‘One of my most historic nights’: When Larry King hosted Rabin, Arafat, Hussein

Months before the Israeli PM was assassinated in 1995, the CNN star got the 3 leaders together for a joint interview. A transcript makes plain the optimism… and the friction

Larry King presenting his show on CNN. (CNN screenshot)
Larry King presenting his show on CNN. (CNN screenshot)

On June 8, 1995, Larry King interviewed Prime Minister Yitzhak Rabin, PLO leader Yasser Afrafat and Jordan’s King Hussein together on the same CNN show, an experience he later called “one of the most historic nights I ever did.”

“As [former US secretary of state Henry] Kissinger told me later, I was doing world diplomacy on the air,” King, who died on Saturday at 87, would recall. “So I felt, here’s this little Jewish guy from Brooklyn, in the volatile Middle East, and I’m interviewing all three of them at the same time.”

The TV “summit,” broadcast five months before Rabin was assassinated, is not readily available online but survives in transcript form.

It found the three leaders in relatively upbeat moods, with Rabin telling his host there was “a great opportunity to move ahead with the peace process.”

Hussein pronounced himself “more optimistic than ever been before,” while Arafat was less effusive, declaring, “We are looking to have real and honest and quick implementation to what had been agreed upon.”

In the three-way interview, it is clear that there are frictions between Rabin and Arafat over the Oslo process, with Arafat saying at one point, “We can’t have an election freely under occupation or in the presence of the Israeli military forces,” after Rabin has carefully stressed that Israel agreed to a West Bank “redeployment” rather than “withdrawal.”

Then-Defense Minister Yitzhak Rabin during an interview, May 18, 1989, at the Tel Aviv Ministry of Defence offices. (AP Phpto/Anat Givon)

They disagree too over Jerusalem, with Arafat demanding a solution for the Palestinians dealing with “all the land which had been occupied in the war of ’67, including East Jerusalem…” Rabin, for his part, notes, “I don’t want to create any misunderstanding…. I was born in Jerusalem. … For me, Jerusalem was united, will be under Israel sovereignty, will be the capital of Israel and the heart of the Jewish people.”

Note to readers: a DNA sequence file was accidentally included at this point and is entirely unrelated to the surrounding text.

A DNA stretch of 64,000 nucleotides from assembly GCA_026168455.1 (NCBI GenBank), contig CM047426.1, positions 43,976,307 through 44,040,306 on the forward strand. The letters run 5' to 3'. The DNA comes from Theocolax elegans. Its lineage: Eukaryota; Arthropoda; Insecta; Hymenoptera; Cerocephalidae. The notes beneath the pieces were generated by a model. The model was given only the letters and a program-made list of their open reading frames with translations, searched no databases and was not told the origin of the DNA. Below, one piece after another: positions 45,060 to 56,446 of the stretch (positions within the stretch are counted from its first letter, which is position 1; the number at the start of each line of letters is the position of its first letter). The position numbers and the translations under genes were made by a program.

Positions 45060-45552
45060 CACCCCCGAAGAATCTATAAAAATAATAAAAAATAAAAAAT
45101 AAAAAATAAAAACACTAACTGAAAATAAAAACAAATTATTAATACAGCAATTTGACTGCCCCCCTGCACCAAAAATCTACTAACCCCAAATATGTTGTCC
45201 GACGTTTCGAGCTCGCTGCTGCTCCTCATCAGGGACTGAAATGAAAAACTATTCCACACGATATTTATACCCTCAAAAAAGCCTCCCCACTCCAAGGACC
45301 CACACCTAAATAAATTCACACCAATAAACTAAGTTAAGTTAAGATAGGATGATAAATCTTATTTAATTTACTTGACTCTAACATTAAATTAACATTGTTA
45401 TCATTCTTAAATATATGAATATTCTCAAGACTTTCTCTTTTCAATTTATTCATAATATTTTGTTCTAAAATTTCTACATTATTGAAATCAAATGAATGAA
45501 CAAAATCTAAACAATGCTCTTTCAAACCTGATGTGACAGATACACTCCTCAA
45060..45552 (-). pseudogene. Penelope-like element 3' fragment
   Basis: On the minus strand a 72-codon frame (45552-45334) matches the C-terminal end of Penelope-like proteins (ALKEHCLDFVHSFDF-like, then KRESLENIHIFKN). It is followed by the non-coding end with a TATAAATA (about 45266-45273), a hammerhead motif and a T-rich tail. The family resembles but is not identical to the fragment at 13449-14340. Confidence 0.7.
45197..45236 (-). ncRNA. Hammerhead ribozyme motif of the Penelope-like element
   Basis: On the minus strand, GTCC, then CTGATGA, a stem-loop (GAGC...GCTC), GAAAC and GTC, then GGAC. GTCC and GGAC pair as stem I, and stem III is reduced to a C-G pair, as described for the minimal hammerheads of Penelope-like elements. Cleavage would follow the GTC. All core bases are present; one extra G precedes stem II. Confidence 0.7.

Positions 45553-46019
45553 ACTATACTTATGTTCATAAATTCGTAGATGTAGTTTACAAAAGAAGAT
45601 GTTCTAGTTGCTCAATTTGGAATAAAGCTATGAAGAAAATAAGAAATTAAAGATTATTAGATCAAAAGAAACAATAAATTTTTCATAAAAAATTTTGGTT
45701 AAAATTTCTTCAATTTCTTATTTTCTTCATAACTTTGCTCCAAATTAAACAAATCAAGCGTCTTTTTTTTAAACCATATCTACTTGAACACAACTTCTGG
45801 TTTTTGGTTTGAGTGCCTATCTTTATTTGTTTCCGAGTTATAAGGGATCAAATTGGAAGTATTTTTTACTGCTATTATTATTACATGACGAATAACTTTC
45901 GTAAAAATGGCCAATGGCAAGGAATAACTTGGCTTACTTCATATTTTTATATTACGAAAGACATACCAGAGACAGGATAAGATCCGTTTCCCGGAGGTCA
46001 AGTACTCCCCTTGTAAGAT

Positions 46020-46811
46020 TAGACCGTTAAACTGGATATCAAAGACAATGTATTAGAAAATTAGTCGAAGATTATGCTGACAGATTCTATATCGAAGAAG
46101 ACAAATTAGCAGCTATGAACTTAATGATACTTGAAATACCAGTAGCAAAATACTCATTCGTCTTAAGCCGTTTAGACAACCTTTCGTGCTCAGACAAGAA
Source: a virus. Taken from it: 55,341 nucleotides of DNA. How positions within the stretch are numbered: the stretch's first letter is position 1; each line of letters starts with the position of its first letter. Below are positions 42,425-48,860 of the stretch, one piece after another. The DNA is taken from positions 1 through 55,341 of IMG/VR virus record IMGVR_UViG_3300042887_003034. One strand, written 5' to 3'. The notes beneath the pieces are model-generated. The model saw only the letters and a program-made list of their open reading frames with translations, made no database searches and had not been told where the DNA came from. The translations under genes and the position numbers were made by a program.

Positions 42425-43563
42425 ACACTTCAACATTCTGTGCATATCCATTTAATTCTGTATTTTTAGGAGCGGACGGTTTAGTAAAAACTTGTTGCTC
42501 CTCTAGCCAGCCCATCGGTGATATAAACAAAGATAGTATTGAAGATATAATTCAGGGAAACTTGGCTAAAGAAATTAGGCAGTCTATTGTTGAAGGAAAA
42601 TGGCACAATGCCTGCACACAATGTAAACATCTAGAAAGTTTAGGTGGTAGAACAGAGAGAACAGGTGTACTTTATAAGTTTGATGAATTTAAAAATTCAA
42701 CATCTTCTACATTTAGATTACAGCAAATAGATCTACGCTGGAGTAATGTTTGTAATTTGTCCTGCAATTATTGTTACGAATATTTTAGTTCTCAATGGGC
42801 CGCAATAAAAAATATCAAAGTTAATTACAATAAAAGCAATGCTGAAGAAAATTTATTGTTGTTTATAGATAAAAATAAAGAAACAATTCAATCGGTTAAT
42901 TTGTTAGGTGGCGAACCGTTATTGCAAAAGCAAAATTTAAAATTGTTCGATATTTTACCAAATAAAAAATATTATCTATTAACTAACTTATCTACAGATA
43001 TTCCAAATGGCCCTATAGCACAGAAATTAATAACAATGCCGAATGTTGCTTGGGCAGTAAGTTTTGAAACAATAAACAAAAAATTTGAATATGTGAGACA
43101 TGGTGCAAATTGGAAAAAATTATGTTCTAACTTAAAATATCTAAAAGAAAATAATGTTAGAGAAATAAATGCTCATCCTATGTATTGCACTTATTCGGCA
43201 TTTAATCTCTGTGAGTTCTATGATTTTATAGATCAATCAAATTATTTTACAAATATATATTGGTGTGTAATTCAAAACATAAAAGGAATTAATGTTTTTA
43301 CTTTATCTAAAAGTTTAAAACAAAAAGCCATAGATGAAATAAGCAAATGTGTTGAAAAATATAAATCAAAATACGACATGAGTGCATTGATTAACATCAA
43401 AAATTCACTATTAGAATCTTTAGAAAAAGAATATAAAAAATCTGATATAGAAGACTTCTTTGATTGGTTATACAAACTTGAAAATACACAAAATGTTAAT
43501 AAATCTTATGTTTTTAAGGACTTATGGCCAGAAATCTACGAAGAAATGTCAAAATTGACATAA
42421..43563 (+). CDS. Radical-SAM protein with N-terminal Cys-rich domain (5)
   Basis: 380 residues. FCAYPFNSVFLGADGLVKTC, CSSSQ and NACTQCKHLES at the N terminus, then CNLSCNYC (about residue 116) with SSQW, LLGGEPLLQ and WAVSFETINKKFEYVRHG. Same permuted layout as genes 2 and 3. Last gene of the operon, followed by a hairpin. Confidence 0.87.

More broadly, Rabin says: “I would like Israel to be a Jewish state, and therefore not to annex over 2 million Palestinians who live in the West Bank and the Gaza Strip to Israel, which will make Israel a bi-national state, against the will of the Palestinians. I recognize that there is a Palestinian people, and next to Israel should be a Palestinian entity that I don’t want to define it now.”

Then-PLO chairman Yasser Arafat, Sept. 10, 2004. (AP Photo/Palestinian Authority, Hussein Hussein)

Toward the end of their conversation, King asks each of the three if they are in good health. Poignantly, Rabin replies: I am healthy. I wish all my colleagues to the peace process to be healthy. I admire King Hussein his courage in leading his country for a long time. I appreciate the Chairman Arafat for his courage to take the decision to enter into negotiations with us. And let’s hope that this will be the way that we will solve our problems, in the time that we have, and the time is in our hands, and the results are dependent on what we will do.”

Rabin also takes the opportunity to invite Syria’s President Hafez Assad to Jerusalem for peace talks. “I invite now President Assad to come to Jerusalem and to speak with me, with our parliament, with whomever he wants to speak in Israel and in the territories among the Palestinians.”

Jordan’s King Hussein, in March 1997 (AP Photo/Yousef Allan)

There would appear to be no video of the show on the internet, nor of the edition of King’s program on April 13, 2002, when the 1995 show was rebroadcast, with additional material, to mark the 10th anniversary of Larry King Live. However, there is a full transcript of that 2002 rebroadcast, albeit with some typographical errors.

Introducing the 2002 rebroadcast, King recalls the sense at the time that Israel and the Palestinians were “on the verge of peace.”

But concluding it, he notes: “Sadly, two of the three participants in this program are no longer with us. Israeli Prime Minister Yitzhak Rabin was assassinated in November 1995, shot while attending a peace rally. Jordan’s King Hussein died of cancer in February 1999. And Yasser Arafat is currently surrounded by Israeli forces in the West Bank. June 1995 seems like a long, long time ago.”

Israeli Prime Minister Yitzhak Rabin, second from left, holds his head in his hand during a Mideast accord signing ceremony, Thursday, Sept. 28, 1995 in the East Room of the White House. From left are: King Hussein of Jordan, Rabin, US President Clinton, and PLO leader Yasser Arafat. (AP Photo/Denis Paquin)
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